Not the Hardagas. Zejneba, Mustafa's wife, couldn't let it go. She couldn't stand the thought of Joseph and his fellow captives suffering like they did. She knew injustice when she saw it, and she knew that men and women taken away in chains just for the blood that ran in their veins was the height of inhumanity. So she took another risk. Zejneba, despite all warnings to the contrary, despite the death sentence the Nazis promised for those who would aid enemies of the state, would brave the snow, the guards, and the guns to smuggle food out to the workers on the chain gang. She chose justice.

Joseph's story took more strange turns. After being caught trying to escape, Joseph was punished with an even harsher work load repairing water and sewage lines in the freezing cold in a place called Pale. However, a few weeks into this sentence, a guard, one Captain Reichman, quietly informed the prisoners that he would be leaving the hut door open that night. Everyone understood, he was giving them a chance to escape – and Joseph took it. He ran into the night, travelled miles to get back home, and the Hardaga's took him back in again.

Joseph stayed with the Hardaga's for some time before eventually joining his own family in Mostar. When the war ended and they returned to Sarajevo, the Hardaga's were waiting with open arms, welcoming them into their home until they could get their feet under them. They were as close as families could be.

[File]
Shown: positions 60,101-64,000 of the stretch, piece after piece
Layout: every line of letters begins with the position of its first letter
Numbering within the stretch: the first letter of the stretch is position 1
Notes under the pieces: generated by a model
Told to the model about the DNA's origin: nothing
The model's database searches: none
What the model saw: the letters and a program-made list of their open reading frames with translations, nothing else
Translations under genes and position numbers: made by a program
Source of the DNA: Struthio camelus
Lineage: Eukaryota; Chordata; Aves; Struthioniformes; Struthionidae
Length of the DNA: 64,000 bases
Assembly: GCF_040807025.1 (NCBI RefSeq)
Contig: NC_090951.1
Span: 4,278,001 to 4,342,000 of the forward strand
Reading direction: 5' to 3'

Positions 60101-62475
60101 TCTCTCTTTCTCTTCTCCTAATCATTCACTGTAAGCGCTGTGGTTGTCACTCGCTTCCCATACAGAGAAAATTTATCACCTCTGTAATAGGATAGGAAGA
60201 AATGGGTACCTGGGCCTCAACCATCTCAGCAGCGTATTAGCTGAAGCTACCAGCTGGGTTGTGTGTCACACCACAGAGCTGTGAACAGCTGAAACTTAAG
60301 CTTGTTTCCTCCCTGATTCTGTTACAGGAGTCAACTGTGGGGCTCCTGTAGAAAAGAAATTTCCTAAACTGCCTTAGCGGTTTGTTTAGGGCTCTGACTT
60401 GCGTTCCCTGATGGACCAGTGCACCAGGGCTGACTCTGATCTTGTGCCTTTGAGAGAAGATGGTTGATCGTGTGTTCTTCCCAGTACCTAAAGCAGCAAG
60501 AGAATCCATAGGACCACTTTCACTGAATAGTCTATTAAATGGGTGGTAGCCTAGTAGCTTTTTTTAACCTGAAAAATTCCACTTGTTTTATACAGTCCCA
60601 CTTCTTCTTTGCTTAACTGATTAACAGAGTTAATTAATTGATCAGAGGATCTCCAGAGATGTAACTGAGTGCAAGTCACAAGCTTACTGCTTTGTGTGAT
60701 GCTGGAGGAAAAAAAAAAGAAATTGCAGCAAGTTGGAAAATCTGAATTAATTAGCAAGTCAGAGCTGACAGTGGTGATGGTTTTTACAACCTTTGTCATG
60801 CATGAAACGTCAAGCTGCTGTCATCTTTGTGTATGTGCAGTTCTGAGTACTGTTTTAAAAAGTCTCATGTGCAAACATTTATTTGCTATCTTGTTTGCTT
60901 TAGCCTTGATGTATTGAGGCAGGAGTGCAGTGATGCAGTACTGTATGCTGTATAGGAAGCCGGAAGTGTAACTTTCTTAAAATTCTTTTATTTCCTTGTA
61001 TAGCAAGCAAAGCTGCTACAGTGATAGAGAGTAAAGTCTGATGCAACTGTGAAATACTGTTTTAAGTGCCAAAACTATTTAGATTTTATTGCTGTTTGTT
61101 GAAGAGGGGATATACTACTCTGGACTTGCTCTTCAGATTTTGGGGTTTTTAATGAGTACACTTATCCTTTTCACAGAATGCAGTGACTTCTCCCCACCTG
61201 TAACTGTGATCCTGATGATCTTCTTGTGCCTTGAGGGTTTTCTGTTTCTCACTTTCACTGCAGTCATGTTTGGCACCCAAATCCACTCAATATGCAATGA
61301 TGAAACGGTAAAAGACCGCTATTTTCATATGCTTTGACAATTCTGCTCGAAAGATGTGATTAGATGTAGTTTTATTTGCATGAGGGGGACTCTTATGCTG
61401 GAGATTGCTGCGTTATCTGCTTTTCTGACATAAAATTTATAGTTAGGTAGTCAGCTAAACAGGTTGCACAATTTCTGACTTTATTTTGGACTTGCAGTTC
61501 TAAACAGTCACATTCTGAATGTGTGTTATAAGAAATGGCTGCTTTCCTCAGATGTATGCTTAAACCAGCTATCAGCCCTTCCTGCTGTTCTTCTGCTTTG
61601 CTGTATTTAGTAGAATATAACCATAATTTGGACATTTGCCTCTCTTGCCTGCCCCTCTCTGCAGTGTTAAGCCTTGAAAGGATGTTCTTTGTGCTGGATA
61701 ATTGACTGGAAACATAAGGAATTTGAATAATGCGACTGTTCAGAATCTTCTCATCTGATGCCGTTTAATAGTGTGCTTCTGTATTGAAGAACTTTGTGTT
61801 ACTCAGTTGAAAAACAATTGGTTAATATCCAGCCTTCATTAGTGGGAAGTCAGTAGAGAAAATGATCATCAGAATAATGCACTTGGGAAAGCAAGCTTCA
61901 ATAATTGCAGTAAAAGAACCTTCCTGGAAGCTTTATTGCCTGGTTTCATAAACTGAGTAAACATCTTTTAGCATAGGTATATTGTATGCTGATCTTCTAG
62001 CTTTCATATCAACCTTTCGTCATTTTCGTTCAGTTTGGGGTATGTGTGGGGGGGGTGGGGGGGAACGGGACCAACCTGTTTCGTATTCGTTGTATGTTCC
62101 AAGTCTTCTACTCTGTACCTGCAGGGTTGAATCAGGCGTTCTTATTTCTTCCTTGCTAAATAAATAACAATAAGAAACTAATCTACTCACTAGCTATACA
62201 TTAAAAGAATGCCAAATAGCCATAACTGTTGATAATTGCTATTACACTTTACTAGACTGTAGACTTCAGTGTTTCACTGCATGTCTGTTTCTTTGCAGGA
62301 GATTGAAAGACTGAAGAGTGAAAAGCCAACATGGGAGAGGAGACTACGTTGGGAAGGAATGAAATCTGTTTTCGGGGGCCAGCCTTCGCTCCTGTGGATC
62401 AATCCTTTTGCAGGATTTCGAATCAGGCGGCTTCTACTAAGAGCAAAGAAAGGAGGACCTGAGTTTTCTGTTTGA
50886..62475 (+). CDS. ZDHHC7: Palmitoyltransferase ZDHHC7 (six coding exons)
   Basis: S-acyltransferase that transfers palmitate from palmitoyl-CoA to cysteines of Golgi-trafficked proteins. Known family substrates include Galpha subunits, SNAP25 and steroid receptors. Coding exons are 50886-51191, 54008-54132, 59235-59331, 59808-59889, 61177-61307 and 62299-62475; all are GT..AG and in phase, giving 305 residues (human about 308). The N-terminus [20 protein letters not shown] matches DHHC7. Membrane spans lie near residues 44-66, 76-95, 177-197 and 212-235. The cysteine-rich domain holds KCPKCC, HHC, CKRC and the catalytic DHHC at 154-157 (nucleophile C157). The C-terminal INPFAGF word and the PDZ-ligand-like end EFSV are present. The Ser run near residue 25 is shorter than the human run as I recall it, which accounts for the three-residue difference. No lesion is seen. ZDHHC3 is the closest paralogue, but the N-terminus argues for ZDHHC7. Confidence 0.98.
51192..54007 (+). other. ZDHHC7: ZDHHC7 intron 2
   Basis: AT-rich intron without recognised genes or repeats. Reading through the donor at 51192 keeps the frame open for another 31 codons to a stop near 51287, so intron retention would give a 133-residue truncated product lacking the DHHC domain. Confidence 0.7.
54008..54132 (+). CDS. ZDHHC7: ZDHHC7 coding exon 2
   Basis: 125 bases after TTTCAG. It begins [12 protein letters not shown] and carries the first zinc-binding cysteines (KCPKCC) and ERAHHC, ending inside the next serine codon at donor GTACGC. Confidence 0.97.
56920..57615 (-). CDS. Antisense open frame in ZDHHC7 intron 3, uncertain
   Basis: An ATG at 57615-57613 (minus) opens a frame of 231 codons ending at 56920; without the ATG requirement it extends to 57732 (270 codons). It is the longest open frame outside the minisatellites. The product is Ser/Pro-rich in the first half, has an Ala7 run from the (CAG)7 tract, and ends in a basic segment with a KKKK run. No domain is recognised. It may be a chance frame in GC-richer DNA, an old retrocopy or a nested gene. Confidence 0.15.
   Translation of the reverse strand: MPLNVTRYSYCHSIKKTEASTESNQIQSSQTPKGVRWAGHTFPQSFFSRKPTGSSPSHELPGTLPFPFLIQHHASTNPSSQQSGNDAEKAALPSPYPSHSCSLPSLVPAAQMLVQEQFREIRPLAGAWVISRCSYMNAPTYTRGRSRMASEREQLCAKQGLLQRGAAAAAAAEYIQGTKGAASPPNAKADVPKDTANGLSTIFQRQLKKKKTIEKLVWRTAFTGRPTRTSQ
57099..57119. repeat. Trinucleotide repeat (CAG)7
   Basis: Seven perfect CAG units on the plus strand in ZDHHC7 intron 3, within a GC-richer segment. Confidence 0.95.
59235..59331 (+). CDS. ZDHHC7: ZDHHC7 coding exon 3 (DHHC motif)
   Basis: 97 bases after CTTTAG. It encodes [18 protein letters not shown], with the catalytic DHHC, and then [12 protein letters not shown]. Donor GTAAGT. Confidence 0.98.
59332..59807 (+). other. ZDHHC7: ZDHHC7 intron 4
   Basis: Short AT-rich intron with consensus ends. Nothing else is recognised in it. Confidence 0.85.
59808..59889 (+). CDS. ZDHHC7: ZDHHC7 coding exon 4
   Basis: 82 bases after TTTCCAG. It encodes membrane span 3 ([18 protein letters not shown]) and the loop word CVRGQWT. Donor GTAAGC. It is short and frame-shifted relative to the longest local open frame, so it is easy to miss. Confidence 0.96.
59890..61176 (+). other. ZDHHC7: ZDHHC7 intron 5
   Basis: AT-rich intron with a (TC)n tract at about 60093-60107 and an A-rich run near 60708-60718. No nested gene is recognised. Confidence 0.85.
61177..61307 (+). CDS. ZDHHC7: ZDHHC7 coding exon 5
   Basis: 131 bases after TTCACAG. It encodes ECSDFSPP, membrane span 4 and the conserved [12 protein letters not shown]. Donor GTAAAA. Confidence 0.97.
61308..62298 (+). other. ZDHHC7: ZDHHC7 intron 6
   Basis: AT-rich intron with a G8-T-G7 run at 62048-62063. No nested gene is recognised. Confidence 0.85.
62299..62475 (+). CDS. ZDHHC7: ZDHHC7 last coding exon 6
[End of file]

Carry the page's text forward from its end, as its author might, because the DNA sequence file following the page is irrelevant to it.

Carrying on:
After many years, the Kavilio's felt the call to return to Israel. They petitioned Yad Vashem to recognize the Hardaga's bravery and add them to the righteous among the nations. They were added, and in 1085, Zejneba came to Israel to plant a symbolic tree for her family in Israeli soil.

In any other story, this would be the end. Good people recognized for their actions, happy decades at peace, grandchildren grown and healthy. But this isn't any other story, and the ending could have been tragic.

Fifty years after the inhumanity of the Holocaust, Sarajevo found itself gripped in another vice of hatred and murder. The Serbian army laid siege to the city, cutting it off from all resources, turning the streets into a deadly killing field of artillery bombardment and sniper fire. Zejneba and her youngest daughter Pecanac were stuck in the middle of it. This time, it was Muslims who were the target of racially based hatred, and with an iron ring tightening around the city with every passing day, the Hardagas seemed doomed.